The Wolf in Sheep’s Clothing: Domain Name Registry Scams

For as many ways as there are to make money in business, there are equally as many ways for someone to try and scam you out of that money. The majority of scams out there involve small amounts of money, easily missed in the short term.

Domain Name Registration Scams

domain registration scamsOne of the more insidious scams out there involves your domain name registration. Perhaps you’ve gotten a notice in the mail that your domain name is up for renewal. The information on the notice is accurate – your domain name, the expiration date of your registration – but the notice isn’t from your domain registrar. The name at the top of the notice is listed as Domain Registry of America, complete with an American flag as part of the logo. Very patriotic. Well, you reason, companies are bought and sold and merged all the time, maybe that’s the case here. So you pay the amount listed on the notice and go on with your life.

Congratulations, you have just been scammed.

Of the myriad details you have to keep track of as a business owner, a little thing like domain name registration should be simple and straightforward.

Pay the renewal as it comes due and keep your website up and running.

But if you receive a renewal notice from a company other than the one registering your domain name, it benefits you to do a little investigation.

Read the entire notice.

In the example above, Domain Registry of America (DROA) isn’t actually seeking to renew your domain name – they are seeking permission to transfer your domain name to their registry.  If you read the entire notice, it plainly states this. DROA is counting on you to merely skim the notice for relevant information (accuracy in domain name spelling, cost) and send them your money, effectively authorizing them to transfer your domain.  And to add insult to injury, the cost for this is roughly double what you’ve been paying your current registrar. But since it’s a small amount, usually $30, it’s easy to ignore.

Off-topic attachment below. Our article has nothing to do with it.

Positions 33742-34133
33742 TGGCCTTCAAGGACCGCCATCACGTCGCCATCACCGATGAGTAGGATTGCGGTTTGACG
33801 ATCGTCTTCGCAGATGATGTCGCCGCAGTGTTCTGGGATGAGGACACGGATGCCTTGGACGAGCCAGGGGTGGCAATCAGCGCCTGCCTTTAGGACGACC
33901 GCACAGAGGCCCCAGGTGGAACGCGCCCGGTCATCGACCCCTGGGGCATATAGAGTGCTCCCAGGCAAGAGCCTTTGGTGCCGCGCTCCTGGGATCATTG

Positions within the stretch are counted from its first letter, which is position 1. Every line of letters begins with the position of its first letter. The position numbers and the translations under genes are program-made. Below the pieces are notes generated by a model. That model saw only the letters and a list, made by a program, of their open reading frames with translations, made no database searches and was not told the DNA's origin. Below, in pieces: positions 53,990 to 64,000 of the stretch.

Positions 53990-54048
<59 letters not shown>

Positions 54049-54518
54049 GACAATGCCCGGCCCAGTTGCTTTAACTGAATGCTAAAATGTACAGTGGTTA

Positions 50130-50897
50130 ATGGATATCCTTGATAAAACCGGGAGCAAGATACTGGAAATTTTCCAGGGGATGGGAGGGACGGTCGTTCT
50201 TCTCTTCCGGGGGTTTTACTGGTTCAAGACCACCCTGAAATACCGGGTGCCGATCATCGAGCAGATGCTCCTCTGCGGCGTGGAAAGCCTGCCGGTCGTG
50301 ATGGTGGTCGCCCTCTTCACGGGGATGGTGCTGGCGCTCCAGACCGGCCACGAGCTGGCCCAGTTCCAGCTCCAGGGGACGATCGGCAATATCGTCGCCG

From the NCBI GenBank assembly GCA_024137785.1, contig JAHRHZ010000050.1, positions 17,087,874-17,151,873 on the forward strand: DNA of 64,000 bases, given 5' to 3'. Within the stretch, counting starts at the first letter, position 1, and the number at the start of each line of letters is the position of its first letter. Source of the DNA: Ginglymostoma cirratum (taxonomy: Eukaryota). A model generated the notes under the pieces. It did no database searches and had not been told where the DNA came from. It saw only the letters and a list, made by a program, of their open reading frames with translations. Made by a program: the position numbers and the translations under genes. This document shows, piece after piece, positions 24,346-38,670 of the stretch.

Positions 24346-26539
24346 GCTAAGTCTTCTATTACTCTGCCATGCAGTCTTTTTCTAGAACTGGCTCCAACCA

A little further investigation reveals a telling fact: DROA’s flag-waving logo and Buffalo, New York address belies that the company is actually based in Ontario, Canada. Domain Registry of America? Hardly. And if you’re so inclined to do a little more digging around, you’ll discover that the Federal Trade Commission (FTC) has leveled a judgment against DROA for this very practice. DROA’s response was to alter the verbiage of their notice letters, but to essentially continue business as usual. Obviously, this isn’t a company with whom you want to do business.

How do you avoid a domain name registration scam like this?

If Lieberman Technologies manages your domain name, you don’t even have to worry about it. We protect your domain name from scammers and manage renewals, and we stay abreast of current trends in scams. Want to know more? Call me, Jeff Brown, at 812.434.6648 or send me an email at Jeff.Brown@LTnow.com and I’ll answer any questions you may have about domain name registry.

For more information on the Federal Trade Commission’s judgment against DROA, go to:  http://www.ftc.gov/opa/2003/12/domainreg.shtm